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Aitutaki pupils learn all about composting

Tuesday June 06, 2017 Written by Published in Outer Islands
Vaitau Primary school pupils give the thumbs-up to the idea of composting, They’re pictured with Alanna Smith and school principal Nga Puna. 17060190 Vaitau Primary school pupils give the thumbs-up to the idea of composting, They’re pictured with Alanna Smith and school principal Nga Puna. 17060190

This weekly column is provided by Te Ipukarea Society. It discusses environmental and conservation issues of interest to the Cook Islands.

 

Te Ipukarea Society has continued its rollout of Earthmaker compost bins, with more compost training sessions held recently with primary school students on Aitutaki.

Both Araura and Vaitau primary schools received a new compost bin of their own, to practice composting and its benefits.

Project officer Alanna Smith made a presentation to each school in the hope of shifting old habits away from burning organic (natural) waste to instead composting this waste to create valuable compost.

Compost can be then used on fruit trees and vegetable gardens to increase their productivity and help them grow lush and green. The students then learned how compost was made through the process of decomposition (breaking down) where the sun, heat and aerobic composting all play an important role in making rich compost.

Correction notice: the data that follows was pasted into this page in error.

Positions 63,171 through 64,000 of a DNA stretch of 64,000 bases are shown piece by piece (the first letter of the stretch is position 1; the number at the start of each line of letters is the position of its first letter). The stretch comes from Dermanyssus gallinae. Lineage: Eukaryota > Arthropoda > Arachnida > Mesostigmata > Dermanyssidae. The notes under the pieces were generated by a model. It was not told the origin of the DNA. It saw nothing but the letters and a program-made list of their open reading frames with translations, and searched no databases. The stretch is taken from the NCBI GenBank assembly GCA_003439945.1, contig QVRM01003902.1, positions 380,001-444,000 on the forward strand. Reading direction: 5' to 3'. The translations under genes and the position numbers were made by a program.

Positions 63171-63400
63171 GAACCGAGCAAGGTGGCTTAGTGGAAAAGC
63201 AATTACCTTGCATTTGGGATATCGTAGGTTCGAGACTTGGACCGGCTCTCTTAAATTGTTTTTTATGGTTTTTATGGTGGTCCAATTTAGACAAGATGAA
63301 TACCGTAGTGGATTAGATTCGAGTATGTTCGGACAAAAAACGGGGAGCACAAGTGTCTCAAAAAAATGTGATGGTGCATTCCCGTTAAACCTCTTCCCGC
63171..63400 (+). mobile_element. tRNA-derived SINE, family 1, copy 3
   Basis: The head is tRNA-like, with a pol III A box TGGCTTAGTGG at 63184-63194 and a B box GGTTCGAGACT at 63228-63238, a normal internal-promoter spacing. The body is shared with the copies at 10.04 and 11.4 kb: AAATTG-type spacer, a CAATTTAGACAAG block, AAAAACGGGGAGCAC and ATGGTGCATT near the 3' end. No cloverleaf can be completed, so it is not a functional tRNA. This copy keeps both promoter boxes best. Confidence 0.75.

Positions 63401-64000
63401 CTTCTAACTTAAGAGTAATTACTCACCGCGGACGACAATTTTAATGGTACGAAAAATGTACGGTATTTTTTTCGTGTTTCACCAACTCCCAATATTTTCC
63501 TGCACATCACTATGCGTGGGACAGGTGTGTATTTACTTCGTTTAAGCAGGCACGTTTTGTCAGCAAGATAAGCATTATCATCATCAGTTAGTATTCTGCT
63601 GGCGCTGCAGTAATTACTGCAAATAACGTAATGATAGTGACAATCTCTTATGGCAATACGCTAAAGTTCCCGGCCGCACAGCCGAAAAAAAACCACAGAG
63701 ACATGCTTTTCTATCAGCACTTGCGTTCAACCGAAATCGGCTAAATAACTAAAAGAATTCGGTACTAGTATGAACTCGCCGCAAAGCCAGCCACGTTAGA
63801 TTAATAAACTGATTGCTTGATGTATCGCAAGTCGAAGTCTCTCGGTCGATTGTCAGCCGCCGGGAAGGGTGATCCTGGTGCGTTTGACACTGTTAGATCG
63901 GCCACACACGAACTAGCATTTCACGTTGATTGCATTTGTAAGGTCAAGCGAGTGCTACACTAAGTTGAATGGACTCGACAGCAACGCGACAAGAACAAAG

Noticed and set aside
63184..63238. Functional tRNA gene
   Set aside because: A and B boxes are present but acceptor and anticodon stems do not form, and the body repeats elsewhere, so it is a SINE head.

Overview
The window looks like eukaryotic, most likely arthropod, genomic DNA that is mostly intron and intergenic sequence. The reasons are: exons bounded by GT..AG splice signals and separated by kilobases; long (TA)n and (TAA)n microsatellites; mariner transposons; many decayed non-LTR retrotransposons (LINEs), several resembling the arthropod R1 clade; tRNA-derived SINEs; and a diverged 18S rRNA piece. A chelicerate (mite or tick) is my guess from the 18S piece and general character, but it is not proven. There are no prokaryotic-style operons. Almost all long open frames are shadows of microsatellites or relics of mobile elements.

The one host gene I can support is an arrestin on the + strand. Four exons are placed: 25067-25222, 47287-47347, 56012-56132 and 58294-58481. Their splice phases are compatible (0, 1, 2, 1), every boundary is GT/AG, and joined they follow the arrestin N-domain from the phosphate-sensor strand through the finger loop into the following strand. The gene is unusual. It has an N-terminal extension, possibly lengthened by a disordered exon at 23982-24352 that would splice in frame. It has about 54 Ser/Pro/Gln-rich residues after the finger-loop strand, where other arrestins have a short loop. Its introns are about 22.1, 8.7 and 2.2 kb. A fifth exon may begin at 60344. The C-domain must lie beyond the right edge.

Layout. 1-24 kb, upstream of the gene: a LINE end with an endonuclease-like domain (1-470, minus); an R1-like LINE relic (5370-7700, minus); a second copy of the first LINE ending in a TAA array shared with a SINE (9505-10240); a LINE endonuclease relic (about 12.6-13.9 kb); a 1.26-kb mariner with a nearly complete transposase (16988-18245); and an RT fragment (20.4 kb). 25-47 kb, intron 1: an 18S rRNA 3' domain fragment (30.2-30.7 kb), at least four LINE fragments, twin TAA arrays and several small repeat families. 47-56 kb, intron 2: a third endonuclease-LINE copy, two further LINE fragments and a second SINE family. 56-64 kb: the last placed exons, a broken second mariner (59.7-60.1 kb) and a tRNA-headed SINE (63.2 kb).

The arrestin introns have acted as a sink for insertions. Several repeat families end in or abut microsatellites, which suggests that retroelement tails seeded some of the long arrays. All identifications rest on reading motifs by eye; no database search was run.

What organic material to put in and what not to put into a compost bin was also discussed. Students quickly learned that they were able to compost their grass cuttings from around the school along with weeds from the garden, fruit and vegetable scraps and even paper. Non-compostable material included meats, dairy, wheat products, plastics, food packets or rocks.

Next up for Te Ipukarea Society’s compost and worm farm training will be schools in the Northern Cook Islands. These training sessions will be combined with other projects due to the cost and logistical problems associated with getting to these remote islands. All schools in the southern group have now received a training session from the TIS team.

The Earthmaker compost system comprises three chambers, allowing for new organic waste to be added continuously and mature compost to be removed when required. Aerobic composting is also made possible through use of the Earthmaker bin, further accelerating the decomposition process.

Aerobic composting involves the decomposition of organic matter using microorganisms (tiny animals such as bacteria and fungi) that require oxygen. The microorganisms responsible for composting are naturally occurring and live in the moisture surrounding organic matter.

Composting is the most eco-friendly and user-friendly way to process food and garden waste. Sending organic waste to a central site means losing the nutrient value that can add value to your land. Carbon dioxide (a harmful greenhouse gas) is also created through the transportation and processing of waste.

If anyone in the community is interested in learning more about the Earthmaker compost system or Hungrybin worm farms, we encourage you to call at the Ipukarea Society office next to Bamboo Jack’s to see how the two systems work and get answers to any questions you may have.

The waste management project was funded by the Global Environmental Fund (GEF) Small Grants Project, and is set to be completed by the end of this year.